Efficacy of toothpastes in the prevention of erosive tooth wear in permanent and deciduous teeth
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To evaluate the erosive preventive effect of toothpastes in permanent (PT) and deciduous teeth (dt).
Enamel samples were divided into five groups (n = 20): G1: placebo toothpaste; G2: NaF toothpaste; G3: AmF-NaF-SnCl2 anti-erosion toothpaste; G4: SnF2−toothpaste; and G5: NaF anti-erosion toothpaste for children. The samples were exposed to five erosion-abrasion cycles (artificial saliva incubation; 3 min in 1% citric acid; 2 min in slurry, toothbrush abrasion, 50 strokes, 200 g). Surface microhardness (SMH), surface specular reflection intensity (SRI), and cumulative surface loss (CSL) were measured. Comparisons among toothpastes were evaluated using Kruskal-Wallis tests and comparisons between PT and dt were evaluated using Wilcoxon’s rank sum test.
G1 exhibited significantly lower SMH values in PT than the other toothpastes (p < 0.05), with no significant differences among the others groups. In dt, G1 and G4 exhibited significantly different values than the other groups (p < 0.05). G4 exhibited lower values of SRI in both types of teeth. Deciduous teeth presented significantly higher SRI than PT (p < 0.05), except for G3. Deciduous teeth generally presented higher CSL than PT, except for G3.
Deciduous teeth were more prone to mineral loss than permanent teeth. G5 exhibited better efficacy for both teeth, while G3 exhibited a better preventive effect only for deciduous teeth.
Erosive tooth wear prevalence in children is growing and deciduous teeth are more susceptible than permanent teeth. Considering this, it is important to know the preventive effect of different toothpastes in an initial erosion-abrasion model.
KeywordsErosive tooth wear Permanent teeth Deciduous teeth Tooth erosion Tooth wear Toothpaste
The authors appreciate the support of the CAPES Foundation (Ministry of Education of Brazil) for the PhD student scholarship. We are grateful to G. Fischer and Prof. J. Hüsler from the Institute of Mathematical Statistics and Actuarial Science, University of Bern, for all statistical analyses. The toothpastes used in the present study were provided by GABA-Colgate and GlaxoSmithKline. We declare that the funders had no role in the study design, data collection and analysis, decision to publish, or preparation of the manuscript. All authors were involved in designing the experiments, critical analysis of the results, and writing the paper. Data collection was performed by CMA. In addition, the authors are very grateful to Barbara Beyeler, Brigitte Megert, Isabel Hug, and Samuel Furrer, members of the Department of Preventive, Restorative and Pediatric Dentistry, University of Bern.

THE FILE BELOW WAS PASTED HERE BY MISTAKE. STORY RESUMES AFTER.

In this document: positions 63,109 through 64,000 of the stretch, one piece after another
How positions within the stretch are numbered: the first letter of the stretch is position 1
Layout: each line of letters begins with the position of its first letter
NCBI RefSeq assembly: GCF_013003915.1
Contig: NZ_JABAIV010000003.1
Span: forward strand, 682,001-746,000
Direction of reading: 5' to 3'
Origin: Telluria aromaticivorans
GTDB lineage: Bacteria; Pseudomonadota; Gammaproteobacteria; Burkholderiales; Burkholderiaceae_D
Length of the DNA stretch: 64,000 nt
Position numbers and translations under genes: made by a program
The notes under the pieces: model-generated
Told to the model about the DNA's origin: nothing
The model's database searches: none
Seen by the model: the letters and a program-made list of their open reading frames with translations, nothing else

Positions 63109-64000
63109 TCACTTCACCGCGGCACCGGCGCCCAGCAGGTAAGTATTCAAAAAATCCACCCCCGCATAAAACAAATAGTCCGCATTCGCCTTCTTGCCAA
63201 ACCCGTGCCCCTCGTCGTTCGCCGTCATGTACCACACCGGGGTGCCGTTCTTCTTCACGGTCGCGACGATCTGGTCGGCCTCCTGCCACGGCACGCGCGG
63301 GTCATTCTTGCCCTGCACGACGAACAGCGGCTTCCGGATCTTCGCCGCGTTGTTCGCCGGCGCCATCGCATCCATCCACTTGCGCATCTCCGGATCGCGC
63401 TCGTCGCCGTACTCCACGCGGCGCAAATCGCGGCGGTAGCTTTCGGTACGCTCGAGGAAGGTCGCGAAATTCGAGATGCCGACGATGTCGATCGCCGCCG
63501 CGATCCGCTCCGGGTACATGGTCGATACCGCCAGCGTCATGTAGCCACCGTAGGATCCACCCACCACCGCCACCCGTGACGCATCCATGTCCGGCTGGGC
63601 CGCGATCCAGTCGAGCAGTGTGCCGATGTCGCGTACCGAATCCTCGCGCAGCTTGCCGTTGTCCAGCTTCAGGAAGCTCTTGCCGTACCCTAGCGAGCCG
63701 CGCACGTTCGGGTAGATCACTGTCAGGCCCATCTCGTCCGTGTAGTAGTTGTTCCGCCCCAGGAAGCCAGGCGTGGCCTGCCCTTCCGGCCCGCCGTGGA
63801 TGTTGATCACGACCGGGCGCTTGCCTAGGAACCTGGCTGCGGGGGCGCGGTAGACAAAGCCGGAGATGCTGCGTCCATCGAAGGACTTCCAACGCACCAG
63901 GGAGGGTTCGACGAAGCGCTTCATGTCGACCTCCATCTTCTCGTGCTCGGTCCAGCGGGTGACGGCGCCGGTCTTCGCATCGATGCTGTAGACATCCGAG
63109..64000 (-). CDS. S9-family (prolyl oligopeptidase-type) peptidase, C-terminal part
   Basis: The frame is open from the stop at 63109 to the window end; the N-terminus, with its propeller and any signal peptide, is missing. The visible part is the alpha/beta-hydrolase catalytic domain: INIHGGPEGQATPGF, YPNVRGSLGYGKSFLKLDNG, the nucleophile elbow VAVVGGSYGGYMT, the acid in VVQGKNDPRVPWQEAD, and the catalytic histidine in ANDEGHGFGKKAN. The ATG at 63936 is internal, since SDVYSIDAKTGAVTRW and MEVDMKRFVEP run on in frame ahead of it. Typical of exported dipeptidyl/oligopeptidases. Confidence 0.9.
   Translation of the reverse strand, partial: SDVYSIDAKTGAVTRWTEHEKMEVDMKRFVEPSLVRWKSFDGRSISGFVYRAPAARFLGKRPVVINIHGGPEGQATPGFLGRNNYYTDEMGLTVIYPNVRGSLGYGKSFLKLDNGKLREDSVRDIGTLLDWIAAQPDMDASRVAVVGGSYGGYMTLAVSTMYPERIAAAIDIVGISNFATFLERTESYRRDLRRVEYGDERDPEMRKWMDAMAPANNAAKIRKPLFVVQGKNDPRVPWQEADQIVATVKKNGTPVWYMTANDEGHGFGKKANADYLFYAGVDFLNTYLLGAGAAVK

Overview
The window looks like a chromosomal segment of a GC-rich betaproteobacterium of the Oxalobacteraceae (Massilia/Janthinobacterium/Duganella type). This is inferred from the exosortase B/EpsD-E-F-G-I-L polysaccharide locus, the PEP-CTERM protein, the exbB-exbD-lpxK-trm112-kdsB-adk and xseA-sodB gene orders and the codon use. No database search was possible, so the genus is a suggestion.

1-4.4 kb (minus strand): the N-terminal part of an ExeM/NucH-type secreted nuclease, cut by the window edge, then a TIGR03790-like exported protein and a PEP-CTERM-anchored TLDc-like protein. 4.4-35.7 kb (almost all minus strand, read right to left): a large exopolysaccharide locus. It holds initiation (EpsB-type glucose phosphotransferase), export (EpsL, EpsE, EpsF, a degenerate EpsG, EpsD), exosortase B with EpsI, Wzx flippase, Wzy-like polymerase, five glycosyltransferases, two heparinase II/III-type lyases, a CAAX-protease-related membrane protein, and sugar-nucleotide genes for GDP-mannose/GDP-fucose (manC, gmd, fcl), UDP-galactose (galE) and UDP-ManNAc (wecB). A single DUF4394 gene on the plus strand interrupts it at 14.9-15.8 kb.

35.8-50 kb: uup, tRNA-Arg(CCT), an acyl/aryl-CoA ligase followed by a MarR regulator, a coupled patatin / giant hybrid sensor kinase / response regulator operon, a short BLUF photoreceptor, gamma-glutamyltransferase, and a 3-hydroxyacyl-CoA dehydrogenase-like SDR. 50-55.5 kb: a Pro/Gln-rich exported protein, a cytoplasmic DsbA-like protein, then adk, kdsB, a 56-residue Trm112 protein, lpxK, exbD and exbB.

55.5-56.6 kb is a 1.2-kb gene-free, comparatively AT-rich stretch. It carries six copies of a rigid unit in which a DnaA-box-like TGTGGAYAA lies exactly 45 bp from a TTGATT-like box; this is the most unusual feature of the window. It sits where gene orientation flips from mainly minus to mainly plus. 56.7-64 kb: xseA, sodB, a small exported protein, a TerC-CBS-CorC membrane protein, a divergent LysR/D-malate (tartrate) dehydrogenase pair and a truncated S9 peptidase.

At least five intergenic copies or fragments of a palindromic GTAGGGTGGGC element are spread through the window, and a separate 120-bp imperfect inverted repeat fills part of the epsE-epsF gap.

The authors appreciate the support of the CAPES Foundation (Ministry of Education of Brazil) for the PhD student scholarship. The toothpastes used in the present study were provided by GABA-Colgate and GlaxoSmithKline. We declare that the funders had no role in the study design, data collection and analysis, decision to publish, or preparation of the manuscript.
Compliance with ethical standards
Conflict of interest
Assunção CM declares that he has no conflict of interest. Lussi A declares that he has no conflict of interest. Rodrigues JA declares that he has no conflict of interest. Carvalho TS declares that he has no conflict of interest.
This article does not contain any studies with human participants or animals performed by any of the authors. The present experiment was carried out in accordance with the approved guidelines and regulations of the local ethical committee (Kantonale Ethikkommission: KEK).
The responsible for the children were informed about the use of the teeth for research purposes and informed consent was obtained from all individual participants included in the study.
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